How to Purchase a Toothbrush


Ask your dentist to recommend a toothbrush. Depending on the state of your teeth and gums, she may give you a soft-bristled regular toothbrush or steer you toward an electric one. Always get soft-bristled brushes or heads to avoid pushing gums up.


Get a buzz with vibrational toothbrushes. They work better because people brush longer and more debris is loosened by the vibrations. Many dentists recommend the Philips Sonicare Elite with its curved head, great for getting around the back of the teeth and for powerful, gentle cleaning at the gumline.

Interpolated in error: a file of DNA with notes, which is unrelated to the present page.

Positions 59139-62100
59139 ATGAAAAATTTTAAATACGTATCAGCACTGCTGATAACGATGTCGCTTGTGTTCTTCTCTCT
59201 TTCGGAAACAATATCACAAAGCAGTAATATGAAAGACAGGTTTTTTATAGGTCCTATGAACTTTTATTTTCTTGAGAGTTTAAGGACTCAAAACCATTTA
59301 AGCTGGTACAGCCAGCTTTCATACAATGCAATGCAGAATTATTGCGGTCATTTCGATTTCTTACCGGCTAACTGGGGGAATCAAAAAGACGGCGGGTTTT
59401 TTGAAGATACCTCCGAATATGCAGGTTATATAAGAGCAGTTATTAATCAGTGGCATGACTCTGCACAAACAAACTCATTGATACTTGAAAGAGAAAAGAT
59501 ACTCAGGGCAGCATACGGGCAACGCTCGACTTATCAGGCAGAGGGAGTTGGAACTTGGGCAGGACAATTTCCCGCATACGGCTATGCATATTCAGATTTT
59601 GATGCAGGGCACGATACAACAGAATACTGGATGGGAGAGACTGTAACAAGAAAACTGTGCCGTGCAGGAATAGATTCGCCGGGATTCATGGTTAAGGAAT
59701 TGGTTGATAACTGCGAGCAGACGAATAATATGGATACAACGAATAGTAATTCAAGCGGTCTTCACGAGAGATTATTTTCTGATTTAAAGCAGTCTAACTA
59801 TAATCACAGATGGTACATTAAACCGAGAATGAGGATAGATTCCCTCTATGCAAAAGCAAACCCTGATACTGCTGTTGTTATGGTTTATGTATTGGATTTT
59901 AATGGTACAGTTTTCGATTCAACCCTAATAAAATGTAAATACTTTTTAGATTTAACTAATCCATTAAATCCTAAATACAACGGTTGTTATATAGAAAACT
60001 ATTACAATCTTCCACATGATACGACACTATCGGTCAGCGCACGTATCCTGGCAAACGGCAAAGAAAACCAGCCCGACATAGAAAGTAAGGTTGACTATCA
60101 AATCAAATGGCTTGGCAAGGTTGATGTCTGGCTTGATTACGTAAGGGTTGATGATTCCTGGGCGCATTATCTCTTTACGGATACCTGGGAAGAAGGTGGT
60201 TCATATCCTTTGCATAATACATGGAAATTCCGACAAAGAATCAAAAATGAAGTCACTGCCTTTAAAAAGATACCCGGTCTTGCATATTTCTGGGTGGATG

Buy an electric toothbrush with a rotational oscillation design; although it costs more, it gives you tangibly better results. An example of this is the Braun Oral-B 3D Excel, which has bristles that spin in two directions.


Experiment with tufted, angled or rounded-end bristles and easygrip, curved or flexible-grip handles to see which type of toothbrush best helps you reach the nooks and crannies.

Tips and Warnings

  • If you have proper brushing technique and do it for two to five minutes at least twice daily, you'll do just as well with a regular manual toothbrush as you would with a power toothbrush.
  • If your teeth have gaps or you wear braces or any kind of bridge, use Butler Gum's Proxabrush and/or floss threaders to get under wires.